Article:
He's going to be in another school now. It's called The School of Body. It will have many astonishing things to teach him over the coming years.
He will learn what it means to have arms and legs that are no longer directly connected to the brain. He will learn about bowels and bladder that function on their own, without consulting him. He will learn that that site of love, that part of him which - - - so recently - - - could erupt with so much force, and so much delight, will no longer, possibly, be able to do either. He will learn what it means when every day - - - every day for the rest of his life - - - he learns and relearns and re-relearns what it is like to wake up and try to leave his bed and have to remember (once again) that he can no longer move himself, by himself. Maybe slowly, on his own, he will be able to swing himself over, into his chair; maybe it will require the help of others. But it will never be like before.
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Acceptance isn't one of those things that runs out of the house and bites you on the ankle. It just grows up, slowly, the ficus you planted in the backyard, that, all of a sudden, has grown to be fifteen feet tall - - - big enough to give shade to you and the entire house. On its way up, however, it brought along some other noxious plants, some thorns and weeds. When it does finally get to where it should be, it is often not quite straight.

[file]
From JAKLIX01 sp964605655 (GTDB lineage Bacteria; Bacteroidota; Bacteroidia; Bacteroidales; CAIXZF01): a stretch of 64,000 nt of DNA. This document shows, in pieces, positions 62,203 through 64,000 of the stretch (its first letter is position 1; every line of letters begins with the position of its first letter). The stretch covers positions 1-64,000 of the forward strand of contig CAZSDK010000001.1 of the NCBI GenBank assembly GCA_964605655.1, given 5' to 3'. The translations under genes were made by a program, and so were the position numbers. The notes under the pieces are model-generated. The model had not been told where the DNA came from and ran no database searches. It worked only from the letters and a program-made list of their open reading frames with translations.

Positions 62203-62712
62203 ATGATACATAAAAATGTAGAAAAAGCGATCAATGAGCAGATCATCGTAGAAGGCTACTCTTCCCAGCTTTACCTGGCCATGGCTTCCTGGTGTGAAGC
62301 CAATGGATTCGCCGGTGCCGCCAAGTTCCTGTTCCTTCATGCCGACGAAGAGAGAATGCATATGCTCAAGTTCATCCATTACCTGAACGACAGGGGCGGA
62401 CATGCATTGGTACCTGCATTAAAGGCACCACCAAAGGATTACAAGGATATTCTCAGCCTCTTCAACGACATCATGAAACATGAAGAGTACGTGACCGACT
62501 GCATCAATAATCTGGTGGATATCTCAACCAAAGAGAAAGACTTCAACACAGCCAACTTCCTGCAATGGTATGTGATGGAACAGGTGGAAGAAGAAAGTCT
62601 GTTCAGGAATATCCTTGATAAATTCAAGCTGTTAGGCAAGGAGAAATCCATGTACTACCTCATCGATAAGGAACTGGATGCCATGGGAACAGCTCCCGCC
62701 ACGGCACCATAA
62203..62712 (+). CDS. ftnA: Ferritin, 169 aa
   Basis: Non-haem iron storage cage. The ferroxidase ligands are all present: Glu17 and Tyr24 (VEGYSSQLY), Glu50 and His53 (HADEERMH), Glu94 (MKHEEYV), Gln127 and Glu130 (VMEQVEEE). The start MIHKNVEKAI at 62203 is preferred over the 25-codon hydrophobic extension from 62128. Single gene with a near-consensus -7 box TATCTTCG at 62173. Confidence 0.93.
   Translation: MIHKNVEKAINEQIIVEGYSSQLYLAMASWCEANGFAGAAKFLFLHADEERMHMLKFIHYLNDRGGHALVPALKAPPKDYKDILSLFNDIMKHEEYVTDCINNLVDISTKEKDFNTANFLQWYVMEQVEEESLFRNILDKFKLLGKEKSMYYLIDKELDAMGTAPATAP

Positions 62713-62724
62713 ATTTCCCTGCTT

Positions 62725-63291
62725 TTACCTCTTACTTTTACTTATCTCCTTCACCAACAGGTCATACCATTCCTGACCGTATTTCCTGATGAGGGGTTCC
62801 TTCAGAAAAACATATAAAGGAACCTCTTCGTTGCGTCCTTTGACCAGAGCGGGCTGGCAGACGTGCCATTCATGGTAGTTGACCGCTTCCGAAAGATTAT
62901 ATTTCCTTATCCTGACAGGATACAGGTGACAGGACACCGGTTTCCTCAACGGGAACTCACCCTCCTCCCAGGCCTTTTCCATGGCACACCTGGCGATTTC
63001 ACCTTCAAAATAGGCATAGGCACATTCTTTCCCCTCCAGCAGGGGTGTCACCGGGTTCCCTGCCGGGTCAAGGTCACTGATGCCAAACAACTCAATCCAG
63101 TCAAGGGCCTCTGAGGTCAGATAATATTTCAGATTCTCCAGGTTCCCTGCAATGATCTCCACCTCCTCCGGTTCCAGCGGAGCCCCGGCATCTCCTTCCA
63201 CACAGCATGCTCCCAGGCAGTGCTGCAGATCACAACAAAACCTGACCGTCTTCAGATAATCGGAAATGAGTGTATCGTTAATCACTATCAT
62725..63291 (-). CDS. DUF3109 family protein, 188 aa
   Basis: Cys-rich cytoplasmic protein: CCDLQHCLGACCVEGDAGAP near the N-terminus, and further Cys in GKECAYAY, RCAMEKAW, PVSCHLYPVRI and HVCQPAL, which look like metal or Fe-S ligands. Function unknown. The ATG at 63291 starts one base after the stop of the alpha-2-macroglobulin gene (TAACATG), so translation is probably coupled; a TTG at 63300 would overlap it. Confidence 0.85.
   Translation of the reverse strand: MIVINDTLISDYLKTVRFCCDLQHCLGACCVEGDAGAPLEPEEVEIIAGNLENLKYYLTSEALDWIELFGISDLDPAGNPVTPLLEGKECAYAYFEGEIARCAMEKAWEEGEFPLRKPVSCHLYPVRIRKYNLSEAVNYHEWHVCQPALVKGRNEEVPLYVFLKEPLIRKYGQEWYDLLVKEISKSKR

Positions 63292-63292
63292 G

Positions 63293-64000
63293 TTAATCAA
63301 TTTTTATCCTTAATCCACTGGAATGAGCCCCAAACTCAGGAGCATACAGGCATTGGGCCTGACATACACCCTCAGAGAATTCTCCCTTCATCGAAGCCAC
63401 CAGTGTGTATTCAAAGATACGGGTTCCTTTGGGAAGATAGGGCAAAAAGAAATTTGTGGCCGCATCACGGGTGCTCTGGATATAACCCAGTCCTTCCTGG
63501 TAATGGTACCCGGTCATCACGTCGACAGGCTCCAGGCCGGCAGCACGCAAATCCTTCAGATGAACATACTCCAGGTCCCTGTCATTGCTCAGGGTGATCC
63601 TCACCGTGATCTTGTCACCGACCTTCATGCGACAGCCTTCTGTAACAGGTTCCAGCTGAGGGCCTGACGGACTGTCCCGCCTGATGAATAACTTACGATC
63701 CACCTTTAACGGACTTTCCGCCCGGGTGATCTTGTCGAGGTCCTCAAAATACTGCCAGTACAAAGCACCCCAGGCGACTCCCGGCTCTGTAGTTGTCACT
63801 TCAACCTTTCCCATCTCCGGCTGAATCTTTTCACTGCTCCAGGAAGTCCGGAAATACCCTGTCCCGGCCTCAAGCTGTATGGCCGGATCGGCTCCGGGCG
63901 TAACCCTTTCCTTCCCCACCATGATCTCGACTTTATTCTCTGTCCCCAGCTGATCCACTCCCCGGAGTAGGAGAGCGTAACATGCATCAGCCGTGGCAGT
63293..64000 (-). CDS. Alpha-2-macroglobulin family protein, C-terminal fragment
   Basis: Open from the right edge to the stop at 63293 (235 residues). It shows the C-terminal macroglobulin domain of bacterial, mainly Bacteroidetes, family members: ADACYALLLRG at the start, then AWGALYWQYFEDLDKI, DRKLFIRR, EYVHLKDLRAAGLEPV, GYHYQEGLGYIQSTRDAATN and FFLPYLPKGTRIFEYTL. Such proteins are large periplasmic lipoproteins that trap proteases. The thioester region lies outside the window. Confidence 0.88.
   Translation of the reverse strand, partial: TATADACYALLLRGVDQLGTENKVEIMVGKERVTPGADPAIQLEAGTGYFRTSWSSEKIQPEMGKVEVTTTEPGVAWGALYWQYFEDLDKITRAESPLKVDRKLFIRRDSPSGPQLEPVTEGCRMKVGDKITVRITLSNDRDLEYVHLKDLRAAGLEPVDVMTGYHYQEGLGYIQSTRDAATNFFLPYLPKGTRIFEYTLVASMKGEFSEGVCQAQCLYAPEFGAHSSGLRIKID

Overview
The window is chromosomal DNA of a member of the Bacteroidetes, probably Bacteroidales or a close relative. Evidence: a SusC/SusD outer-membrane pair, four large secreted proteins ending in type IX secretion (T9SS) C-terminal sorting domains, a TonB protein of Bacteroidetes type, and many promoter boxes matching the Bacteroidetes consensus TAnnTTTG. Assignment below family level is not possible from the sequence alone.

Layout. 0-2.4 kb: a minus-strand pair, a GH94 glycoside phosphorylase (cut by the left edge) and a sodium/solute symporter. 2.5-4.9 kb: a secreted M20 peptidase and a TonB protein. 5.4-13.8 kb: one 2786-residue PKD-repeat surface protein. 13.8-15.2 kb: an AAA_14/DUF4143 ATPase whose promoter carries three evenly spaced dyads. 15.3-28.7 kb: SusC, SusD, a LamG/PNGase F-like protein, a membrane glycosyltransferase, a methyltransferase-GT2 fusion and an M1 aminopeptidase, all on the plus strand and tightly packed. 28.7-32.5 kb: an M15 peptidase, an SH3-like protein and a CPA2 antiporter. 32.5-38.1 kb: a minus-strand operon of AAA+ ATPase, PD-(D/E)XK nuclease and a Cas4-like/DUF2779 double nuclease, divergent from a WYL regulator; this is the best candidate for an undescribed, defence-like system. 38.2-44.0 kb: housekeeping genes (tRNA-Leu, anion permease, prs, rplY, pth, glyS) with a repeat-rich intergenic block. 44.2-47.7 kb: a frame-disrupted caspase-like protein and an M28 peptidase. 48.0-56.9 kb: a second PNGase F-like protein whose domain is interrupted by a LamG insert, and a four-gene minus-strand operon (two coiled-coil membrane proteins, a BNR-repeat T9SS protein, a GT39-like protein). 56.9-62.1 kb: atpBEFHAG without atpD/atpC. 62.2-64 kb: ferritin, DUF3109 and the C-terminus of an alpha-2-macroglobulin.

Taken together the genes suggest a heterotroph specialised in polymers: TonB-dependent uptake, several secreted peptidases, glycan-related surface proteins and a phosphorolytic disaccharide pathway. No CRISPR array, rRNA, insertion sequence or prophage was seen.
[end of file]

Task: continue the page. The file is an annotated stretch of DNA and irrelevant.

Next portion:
I think on my now stricken landlord, perhaps as stricken as his wife. He, too, is learning what the boy in the hospital is learning. That the body that walks and moves and dances and runs is easily stripped away from us. That the attempted cure can sometimes come to be worse than the disease. That there may be something out there that will make us almost as we were before, but it probably isn't brought about by unbounded faith. And that the pain of any one of us is never going to be greater than the pain of us all.
Because of this pain that - - - sooner or later - - - will visit all of us, with equal viciousness, I am beginning to believe that the world is full of heroes.
I suspect my sadness over what I saw in the hospital flows from the knowledge that an eighteen-year-old boy, just at the cusp of his life, is going to have his soul twisted around so forcibly that it will come to be unrecognizable to others, perhaps to himself. It's like those old photographs of Union soldiers at the end of the Civil War, marching out of Atlanta, and with brute force twisting railroad tracks around trees. Could trains run on those rails ever again?
Our boy will be forced, whether he wants it or not, to be a hero; if not to himself, then to his family, his friends, and those who have just read about him in the City section of the newspaper.
Hope, the article said. He has hope. They - - - the family, his friends, the reporter - - - don't know what the word means. They have been deceived by the belief that they understand his pain. They have been deceived, as well, by all those stories from the past; stories by those who dared to use the word "hope" without knowing, for an instant, what it means. Little did they know, little do they know - - - little does he know - - - how he must, starting right now, fight them and their skewed perception of hope. And little does he know how badly everyone will lose in the process.
As one author said, years ago, when she was contemplating the cancer sweeping through the body of her six-year-old son, "We are brave only when we have a choice."